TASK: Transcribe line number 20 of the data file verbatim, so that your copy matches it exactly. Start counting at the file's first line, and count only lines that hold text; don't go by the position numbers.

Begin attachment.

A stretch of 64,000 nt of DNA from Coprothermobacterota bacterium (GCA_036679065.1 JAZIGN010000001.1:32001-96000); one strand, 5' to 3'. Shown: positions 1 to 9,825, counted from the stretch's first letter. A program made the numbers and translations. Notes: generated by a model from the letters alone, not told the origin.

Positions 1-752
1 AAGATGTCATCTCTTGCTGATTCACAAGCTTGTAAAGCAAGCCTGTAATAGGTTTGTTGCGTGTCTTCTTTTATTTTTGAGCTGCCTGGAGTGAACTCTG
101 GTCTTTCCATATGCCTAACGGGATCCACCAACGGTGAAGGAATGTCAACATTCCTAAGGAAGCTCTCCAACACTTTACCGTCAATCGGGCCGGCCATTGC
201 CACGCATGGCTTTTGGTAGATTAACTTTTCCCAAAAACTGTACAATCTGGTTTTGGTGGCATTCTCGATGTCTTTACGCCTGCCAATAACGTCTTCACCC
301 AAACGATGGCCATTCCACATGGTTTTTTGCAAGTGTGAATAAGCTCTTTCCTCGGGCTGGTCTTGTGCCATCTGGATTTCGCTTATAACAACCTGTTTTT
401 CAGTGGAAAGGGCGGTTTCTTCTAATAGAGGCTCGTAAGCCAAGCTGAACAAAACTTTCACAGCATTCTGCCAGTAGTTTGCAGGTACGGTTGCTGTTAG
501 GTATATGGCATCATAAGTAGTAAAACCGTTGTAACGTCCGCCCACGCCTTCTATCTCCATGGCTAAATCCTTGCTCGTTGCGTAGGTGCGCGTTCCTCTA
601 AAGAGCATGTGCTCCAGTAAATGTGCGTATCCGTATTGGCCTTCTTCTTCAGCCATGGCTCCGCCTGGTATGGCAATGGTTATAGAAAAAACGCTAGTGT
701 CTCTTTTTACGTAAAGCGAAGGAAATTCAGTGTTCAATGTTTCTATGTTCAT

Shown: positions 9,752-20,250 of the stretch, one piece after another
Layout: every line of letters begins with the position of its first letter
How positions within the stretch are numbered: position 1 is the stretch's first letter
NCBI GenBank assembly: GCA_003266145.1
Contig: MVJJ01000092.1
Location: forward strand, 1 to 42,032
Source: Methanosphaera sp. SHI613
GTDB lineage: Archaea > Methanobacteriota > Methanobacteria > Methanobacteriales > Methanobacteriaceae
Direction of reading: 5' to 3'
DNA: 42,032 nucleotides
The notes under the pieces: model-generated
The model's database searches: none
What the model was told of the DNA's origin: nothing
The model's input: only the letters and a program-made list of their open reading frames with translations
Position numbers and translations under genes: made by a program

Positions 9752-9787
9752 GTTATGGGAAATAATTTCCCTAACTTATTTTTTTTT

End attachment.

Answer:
DNA: 42,032 nucleotides